BALTIMORE (WJZ) — Drill for disaster. It’s a federal requirement for all airports to prepare for deadly situations. This weekend, BWI-Thurgood Marshall conducted a large-scale simulation.
Gigi Barnett reports it took several agencies and dozens of volunteers.READ MORE: Kendrick Hasty's Death Ruled Homicide, Linked To 2016 Baltimore Shooting
There was a crippled aircraft on a BWI-Thurgood Marshall Airport runway. Surrounding it were dozens of wounded passengers and crew, at least 125. First responders from several agencies came to their aid.
“The plane was on final takeoff and an engine blew. The plane basically caught fire,” said BWI Executive Director Paul Wiedefeld.
The wreck is a simulation, but BWI officials say if it becomes reality, preparation is key.
Every three years, the FAA requires commercial airports to conduct full-scale drills. The goal Saturday was a speedy, accurate response.READ MORE: Pasadena Man Died In Dec. 2020 As a Result Of 1984 Shooting, Medical Examiner Rules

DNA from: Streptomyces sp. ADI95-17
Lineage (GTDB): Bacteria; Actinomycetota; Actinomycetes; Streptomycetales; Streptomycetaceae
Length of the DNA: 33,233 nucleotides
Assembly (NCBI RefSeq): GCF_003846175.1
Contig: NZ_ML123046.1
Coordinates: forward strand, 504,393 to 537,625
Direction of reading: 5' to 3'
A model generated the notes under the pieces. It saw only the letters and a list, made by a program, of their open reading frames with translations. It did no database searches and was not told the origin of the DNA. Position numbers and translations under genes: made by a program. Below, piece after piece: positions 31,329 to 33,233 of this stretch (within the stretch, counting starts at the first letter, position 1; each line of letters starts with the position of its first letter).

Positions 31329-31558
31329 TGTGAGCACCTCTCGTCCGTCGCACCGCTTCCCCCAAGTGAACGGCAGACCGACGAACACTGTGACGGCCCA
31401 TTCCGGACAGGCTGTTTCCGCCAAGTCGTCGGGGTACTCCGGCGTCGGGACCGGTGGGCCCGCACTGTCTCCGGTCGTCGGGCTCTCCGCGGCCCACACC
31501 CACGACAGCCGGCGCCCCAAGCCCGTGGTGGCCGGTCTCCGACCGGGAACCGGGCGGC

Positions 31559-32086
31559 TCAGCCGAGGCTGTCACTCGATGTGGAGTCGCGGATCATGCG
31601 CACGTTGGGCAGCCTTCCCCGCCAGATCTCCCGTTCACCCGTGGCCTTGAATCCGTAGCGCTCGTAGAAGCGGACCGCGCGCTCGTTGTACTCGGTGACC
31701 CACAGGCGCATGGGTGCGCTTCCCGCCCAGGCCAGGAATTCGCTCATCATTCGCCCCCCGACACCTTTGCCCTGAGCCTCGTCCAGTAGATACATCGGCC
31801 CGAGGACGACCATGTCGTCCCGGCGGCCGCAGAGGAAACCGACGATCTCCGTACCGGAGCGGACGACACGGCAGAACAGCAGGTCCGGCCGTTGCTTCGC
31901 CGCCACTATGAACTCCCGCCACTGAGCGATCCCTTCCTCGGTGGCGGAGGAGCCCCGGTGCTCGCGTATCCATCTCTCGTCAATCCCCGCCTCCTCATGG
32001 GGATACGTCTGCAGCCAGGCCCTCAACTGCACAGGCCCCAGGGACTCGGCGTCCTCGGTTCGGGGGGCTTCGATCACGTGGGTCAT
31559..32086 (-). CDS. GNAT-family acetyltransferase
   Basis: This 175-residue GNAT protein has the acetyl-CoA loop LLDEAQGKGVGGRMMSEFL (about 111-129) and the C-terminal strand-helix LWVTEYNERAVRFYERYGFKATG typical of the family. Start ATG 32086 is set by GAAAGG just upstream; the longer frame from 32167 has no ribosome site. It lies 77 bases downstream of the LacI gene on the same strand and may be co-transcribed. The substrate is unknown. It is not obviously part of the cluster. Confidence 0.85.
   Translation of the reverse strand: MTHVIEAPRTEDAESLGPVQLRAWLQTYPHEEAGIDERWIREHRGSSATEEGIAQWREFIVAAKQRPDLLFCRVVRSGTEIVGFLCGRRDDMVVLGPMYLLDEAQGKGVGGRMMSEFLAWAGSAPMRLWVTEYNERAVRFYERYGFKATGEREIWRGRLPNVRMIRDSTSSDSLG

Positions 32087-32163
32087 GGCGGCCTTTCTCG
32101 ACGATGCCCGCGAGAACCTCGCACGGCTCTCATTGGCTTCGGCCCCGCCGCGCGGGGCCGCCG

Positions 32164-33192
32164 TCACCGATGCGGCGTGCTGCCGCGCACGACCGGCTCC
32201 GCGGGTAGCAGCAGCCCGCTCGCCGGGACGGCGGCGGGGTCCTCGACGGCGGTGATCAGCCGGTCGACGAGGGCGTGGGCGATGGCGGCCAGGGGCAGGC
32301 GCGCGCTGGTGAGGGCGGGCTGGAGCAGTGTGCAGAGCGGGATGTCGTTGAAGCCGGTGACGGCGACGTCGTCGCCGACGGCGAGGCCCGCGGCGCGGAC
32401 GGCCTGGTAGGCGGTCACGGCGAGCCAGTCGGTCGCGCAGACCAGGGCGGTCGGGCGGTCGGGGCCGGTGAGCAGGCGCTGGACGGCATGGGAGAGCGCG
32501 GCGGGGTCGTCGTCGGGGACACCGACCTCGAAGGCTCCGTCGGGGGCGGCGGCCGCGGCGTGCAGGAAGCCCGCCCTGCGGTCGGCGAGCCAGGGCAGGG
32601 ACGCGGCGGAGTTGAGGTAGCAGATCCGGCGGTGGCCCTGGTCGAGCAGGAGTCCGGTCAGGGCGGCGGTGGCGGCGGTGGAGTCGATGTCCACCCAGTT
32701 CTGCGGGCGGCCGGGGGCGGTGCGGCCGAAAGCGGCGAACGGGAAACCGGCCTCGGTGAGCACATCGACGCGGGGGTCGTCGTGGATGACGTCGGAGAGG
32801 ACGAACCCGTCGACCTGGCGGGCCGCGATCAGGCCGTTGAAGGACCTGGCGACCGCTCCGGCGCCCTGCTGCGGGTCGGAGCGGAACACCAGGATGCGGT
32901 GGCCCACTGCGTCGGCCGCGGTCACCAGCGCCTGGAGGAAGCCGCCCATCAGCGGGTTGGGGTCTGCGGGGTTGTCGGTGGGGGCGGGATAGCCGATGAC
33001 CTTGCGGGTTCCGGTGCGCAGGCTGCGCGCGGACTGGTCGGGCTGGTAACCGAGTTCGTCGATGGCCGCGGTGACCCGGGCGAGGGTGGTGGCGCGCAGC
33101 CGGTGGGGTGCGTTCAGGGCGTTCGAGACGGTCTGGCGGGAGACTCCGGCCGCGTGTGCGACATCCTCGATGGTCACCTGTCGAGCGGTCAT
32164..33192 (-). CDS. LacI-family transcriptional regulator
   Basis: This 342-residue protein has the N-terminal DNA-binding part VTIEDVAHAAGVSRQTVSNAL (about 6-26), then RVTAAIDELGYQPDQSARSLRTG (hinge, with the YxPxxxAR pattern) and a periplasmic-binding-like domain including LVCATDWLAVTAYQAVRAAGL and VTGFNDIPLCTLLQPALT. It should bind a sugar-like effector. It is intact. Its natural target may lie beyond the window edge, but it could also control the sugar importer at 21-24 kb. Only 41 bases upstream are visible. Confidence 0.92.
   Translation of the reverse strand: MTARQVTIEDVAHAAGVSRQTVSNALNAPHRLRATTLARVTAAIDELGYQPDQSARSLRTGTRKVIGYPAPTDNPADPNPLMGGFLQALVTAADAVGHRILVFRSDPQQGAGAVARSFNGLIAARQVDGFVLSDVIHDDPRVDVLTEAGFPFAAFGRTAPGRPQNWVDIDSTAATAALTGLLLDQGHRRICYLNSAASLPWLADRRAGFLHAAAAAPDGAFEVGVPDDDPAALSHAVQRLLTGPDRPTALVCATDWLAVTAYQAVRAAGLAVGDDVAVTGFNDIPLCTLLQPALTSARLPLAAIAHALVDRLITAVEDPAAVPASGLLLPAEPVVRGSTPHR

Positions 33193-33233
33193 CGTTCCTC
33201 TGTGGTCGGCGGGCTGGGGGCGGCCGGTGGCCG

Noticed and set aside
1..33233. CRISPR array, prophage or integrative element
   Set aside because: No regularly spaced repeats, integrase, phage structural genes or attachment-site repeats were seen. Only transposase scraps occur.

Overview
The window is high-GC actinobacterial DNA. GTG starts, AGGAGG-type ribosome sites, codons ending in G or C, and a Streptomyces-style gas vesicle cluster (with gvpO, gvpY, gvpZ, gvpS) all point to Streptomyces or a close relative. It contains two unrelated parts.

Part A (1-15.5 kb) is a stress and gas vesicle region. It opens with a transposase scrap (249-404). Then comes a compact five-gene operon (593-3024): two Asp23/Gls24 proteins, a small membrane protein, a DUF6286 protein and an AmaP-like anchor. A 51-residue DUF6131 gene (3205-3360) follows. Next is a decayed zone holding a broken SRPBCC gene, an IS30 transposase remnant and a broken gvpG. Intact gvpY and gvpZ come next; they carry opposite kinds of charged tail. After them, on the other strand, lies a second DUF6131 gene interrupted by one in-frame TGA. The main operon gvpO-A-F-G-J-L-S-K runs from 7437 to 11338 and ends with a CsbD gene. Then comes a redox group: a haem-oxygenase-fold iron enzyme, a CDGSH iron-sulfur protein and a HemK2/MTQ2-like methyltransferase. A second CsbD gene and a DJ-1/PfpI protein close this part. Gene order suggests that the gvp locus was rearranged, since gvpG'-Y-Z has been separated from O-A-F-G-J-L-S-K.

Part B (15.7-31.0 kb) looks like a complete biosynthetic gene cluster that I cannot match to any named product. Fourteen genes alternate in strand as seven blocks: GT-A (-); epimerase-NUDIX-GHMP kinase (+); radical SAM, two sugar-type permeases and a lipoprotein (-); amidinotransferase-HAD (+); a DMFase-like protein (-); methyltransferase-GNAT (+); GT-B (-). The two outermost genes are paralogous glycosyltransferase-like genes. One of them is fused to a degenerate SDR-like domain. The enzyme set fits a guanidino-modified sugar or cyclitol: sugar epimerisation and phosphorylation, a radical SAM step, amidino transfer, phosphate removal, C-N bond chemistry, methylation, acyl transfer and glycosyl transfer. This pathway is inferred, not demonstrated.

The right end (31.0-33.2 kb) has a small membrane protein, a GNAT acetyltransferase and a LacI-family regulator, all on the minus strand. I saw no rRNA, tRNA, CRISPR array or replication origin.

“We will go through and sift through everything that is ripe and fresh in people’s minds and we will take note of what to do better next time,” Wiedefeld said.
Wiedefeld says the drill took months to plan and everything was perfectly timed.
There are people who write and record everything that happens. Others check for safety and all look for weak links. But nothing could happen without the volunteers, who know a rehearsal today could be the real thing tomorrow.
“It gives me a lot of confidence in the men and women who would be responding to an emergency like this,” said volunteer Kirsten Peterson.MORE NEWS: A Year Ago, Maryland Reported Its First COVID Cases. Today Gov. Hogan Will Honor Those Who Lost Their Lives To The Virus
The simulation did not cause any delays or cancellations of flights.